A number pops up on your phone. It’s not in your address book, but the area code is from your hometown. Convinced it must be real, you pick it up. You know what happens next. None of us are strangers to robocalls these days.
You might have wised up, but that doesn’t make the calls — that now roll in with increased frequency — any less annoying. And we have some bad news for you: they’re about to get worse. That’s because the American Action Network (AAN), which is allied with House Speaker Paul Ryan, announced that it’s going to start making one million robocalls in 45 congressional districts in an attempt to garner support for the Trump tax plan. States targeted in the campaign include California, Illinois, New York, Ohio, Pennsylvania, Texas and Virginia. They’ve even released a list of all the districts targeted, so you can check to see if you can expect the phone to ring.
“The White House and congressional leaders have a bold plan that puts Americans first by cutting taxes for middle-class families and small businesses. Today, we are calling one million people across the country to make their voices heard and urge their representative to deliver a tax code that is simple, fair, and cuts taxes,” Corry Bliss, the group’s executive director, said in a statement.
Yes, you read that right. One million people are being called today, Thursday, September 28.
But first, what are robocalls?
Generally they’re scammers — although as you see above, they can also be political campaigns — that call you through the internet, which allows them to change their real phone numbers to look as if they’re coming from your area code. Sneaky. Unfortunately, robocall software that enables this is widely available online for free.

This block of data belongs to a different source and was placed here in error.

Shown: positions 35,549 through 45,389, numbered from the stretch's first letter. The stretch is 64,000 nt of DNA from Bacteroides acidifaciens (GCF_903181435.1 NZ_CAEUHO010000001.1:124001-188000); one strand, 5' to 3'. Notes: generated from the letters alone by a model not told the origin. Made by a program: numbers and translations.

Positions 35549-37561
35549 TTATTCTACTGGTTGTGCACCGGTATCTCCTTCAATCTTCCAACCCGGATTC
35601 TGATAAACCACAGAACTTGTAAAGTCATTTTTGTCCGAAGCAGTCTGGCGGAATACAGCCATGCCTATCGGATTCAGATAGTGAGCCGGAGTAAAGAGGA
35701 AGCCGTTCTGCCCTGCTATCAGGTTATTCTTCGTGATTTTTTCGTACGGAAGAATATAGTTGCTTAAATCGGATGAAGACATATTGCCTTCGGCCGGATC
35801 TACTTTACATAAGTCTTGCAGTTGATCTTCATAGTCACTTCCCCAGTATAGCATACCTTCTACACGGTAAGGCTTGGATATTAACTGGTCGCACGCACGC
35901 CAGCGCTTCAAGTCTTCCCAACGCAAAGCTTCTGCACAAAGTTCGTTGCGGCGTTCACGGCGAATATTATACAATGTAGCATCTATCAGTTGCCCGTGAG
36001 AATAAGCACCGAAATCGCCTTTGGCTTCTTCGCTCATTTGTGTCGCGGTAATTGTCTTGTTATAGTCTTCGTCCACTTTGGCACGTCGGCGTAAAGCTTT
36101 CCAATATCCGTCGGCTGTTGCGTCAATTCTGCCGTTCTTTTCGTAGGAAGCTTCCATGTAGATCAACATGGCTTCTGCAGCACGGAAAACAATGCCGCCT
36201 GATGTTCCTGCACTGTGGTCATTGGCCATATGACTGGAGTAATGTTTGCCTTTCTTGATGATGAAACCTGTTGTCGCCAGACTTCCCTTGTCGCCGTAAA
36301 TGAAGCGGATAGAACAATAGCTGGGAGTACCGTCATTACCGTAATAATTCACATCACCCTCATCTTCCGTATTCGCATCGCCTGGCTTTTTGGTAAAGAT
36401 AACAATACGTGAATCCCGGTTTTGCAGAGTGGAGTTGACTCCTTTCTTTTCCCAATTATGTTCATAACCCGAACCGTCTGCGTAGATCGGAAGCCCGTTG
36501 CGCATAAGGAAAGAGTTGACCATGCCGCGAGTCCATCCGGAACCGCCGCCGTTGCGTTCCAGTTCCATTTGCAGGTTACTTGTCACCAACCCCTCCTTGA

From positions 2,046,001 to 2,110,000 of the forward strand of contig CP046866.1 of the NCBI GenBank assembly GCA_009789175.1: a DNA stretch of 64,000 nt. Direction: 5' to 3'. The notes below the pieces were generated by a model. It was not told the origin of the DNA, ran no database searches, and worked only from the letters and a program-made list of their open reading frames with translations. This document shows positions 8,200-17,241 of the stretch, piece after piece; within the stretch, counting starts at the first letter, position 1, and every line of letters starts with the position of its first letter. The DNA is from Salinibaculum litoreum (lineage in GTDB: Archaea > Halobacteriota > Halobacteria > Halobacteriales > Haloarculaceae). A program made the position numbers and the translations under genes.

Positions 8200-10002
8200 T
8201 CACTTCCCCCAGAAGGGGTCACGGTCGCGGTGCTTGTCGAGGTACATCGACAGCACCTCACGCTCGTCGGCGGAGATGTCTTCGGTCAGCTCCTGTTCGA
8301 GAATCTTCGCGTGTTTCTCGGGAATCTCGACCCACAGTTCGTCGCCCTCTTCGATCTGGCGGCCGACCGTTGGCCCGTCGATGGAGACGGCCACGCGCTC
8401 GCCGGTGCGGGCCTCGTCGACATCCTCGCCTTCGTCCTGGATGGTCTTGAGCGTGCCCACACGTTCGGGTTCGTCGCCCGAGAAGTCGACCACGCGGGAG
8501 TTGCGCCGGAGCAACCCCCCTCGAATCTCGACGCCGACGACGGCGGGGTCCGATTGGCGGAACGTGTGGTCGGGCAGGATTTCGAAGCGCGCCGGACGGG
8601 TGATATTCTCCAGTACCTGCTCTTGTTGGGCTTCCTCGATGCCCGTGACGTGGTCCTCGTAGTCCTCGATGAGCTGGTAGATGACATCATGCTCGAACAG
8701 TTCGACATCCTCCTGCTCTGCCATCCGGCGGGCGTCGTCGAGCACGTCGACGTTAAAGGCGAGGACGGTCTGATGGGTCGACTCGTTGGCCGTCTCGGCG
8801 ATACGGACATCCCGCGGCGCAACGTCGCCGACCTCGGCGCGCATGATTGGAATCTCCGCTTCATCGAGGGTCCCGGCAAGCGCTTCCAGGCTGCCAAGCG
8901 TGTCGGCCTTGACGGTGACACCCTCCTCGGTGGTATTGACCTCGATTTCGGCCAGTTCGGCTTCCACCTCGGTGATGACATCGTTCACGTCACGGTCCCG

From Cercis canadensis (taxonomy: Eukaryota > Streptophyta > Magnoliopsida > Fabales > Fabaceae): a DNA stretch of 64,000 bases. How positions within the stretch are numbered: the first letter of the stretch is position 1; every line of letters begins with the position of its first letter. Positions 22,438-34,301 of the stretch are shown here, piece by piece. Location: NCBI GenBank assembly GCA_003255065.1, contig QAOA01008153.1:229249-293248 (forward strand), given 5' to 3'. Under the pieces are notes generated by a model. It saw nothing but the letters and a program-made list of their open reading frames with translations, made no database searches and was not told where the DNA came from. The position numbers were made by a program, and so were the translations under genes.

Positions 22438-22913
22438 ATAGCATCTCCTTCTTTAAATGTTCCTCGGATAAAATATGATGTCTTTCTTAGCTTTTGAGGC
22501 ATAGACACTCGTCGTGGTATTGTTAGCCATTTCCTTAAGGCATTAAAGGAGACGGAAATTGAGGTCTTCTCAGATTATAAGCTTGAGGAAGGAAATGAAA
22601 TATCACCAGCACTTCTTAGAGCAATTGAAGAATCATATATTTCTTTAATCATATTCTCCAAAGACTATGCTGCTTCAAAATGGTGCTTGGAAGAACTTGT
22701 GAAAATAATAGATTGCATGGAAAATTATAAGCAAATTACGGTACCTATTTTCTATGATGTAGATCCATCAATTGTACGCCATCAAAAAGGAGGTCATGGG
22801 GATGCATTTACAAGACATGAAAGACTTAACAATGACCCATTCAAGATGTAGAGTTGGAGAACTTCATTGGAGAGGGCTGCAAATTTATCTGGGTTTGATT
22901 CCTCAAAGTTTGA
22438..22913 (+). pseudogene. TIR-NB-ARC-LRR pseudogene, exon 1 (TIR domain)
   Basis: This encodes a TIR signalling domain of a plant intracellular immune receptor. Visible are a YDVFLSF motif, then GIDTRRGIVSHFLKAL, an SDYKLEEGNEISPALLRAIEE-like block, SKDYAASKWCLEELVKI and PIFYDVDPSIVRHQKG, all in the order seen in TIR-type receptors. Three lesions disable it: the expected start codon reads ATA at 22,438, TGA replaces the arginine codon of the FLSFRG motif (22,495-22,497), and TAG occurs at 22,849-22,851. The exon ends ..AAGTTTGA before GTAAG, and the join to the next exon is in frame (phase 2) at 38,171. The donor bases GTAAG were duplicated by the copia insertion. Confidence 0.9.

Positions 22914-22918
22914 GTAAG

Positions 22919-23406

No matter where you stand on the Trump tax plan, we’re guessing you’d rather not receive a robocall urging you to act either way. But what can you do to avoid it?
Robocalls: How to stop them
We’ve got you covered on this one. But whatever you do, don’t press one — unless you’re eager for an onslaught of robocalls in the future. Pressing one for more information signals the software, confirming that you’re a real, living, breathing human being that will engage with these calls. Often, when you take an action on a robocall, your information is stored and can then be sold to other companies — who will doubtlessly be eager to get in touch with you, since you already proved you’re open to hearing more.
Instead, ignore the call and add your number to the National Do Not Call Registry. Then, like almost everything else in modern life, there’s an app for that. Nomorobo, available on iPhone and coming soon to Android, will hang up on robocalls for you to spare you the bother. It will set you back $1.99 per month, but you’ll get a 30-day free trial and spare yourself the tooth grinding. Or you can opt for YouMail, which is available for iPhone and Android, a service that automatically tells telemarketers and robocalls that your number is out of service so they don’t try calling back again later.